I am reminding us here of these distasteful but well-documented events in human history in order to better understand our present lack of recognition and discussion of our current crime against another specific group – that is our children and those yet to be born. All of these stories tell us that when implicated in an ongoing, unjustified and preventable crime against a select portion of humanity, our brains simply cannot assimilate the facts associated with that offence. The favored option then is to play the three monkeys shown above while hoping that no one notices that we did in fact “know”.

Yes, I think these two simple cartoons tell us a lot about ourselves. And if we hope to improve, it helps to know who and where we presently are and why.


  1. I have a brother (Eric) writing about climate change and a son (Andy) writing an internet blog on the MN Timberwolves. Both have solid credentials and will go into great detail on why their “teams” are losing. Their respective articles are educational and true, but do they matter? Hobbies are good. I, myself, paint canvases everyday. Making art as visually interesting as possible is always a challenge. Voting for president is Tuesday. We have crooked Hillary Clinton against asshole Donald Trump. Lost was the important message by Bernie Sanders on climate change and making healthcare affordable. But no big deal — tomorrow I’m buying more Cadmium Orange (Liquitex Heavy Body Acrylic). The world needs more orange. Mixing red and yellow also makes orange.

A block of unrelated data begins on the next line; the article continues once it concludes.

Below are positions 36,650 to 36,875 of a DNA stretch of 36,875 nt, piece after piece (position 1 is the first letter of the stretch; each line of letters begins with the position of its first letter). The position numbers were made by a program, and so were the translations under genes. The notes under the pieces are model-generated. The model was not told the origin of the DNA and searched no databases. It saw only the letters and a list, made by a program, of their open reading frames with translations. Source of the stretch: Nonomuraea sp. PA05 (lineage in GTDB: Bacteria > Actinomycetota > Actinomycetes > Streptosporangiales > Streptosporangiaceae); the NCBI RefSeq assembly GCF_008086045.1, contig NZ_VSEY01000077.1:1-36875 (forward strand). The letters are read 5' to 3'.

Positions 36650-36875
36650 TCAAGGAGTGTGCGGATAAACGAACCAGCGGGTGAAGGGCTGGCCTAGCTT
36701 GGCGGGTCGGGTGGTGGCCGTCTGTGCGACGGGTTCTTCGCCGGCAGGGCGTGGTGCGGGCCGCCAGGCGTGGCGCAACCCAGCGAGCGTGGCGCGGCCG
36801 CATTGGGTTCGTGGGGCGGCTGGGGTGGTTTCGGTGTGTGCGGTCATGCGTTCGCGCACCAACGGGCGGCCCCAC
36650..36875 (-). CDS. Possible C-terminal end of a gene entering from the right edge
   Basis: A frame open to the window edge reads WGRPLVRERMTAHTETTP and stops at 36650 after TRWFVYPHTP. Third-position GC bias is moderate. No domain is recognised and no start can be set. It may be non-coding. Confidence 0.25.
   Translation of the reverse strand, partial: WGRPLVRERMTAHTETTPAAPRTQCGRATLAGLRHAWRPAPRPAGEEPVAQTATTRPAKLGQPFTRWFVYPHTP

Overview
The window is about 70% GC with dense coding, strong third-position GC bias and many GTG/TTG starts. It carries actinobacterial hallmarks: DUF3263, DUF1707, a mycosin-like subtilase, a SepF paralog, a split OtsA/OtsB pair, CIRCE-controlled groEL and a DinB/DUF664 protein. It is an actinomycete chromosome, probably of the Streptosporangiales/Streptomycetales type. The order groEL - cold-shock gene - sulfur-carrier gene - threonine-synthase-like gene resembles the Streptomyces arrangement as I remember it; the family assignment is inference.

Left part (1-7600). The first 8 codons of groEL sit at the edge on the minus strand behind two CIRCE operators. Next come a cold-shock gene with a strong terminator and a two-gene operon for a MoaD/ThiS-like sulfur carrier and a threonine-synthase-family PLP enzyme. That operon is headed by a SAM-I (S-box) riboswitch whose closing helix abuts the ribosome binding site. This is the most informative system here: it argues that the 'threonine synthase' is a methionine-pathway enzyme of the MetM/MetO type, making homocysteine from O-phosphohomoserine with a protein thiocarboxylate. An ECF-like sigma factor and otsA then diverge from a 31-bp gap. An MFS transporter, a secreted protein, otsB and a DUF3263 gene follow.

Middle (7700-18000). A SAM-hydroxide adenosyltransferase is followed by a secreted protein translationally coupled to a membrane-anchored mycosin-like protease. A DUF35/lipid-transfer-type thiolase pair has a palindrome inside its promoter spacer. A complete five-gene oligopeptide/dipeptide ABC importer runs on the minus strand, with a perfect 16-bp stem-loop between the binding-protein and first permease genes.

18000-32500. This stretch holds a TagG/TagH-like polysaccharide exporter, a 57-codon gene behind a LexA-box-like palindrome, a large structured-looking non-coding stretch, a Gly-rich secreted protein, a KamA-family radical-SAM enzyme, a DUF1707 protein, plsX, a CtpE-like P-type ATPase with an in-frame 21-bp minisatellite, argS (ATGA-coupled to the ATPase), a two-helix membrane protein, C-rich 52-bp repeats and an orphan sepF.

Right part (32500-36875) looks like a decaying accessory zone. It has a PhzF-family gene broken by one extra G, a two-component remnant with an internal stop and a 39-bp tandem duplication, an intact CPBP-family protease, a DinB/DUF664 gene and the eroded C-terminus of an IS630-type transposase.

(Response by EPG: Dave. Thanks for contributing to my point. While we are not recognizing the dominant importance of our climate problem, we fortunately do have our various hobbies that then rise to the top of our interests and concerns. These endeavors are manageable and make us feel that the world is going on as usual or perhaps is even improving. I am for all of that – I just lament the fact that people can’t deal more squarely with the really tough issue that ultimately will bring an end to all of these other wonderful endeavors of mankind. If fighting climate change could be made as much fun as basketball or painting, perhaps we would be doing much better on the former.)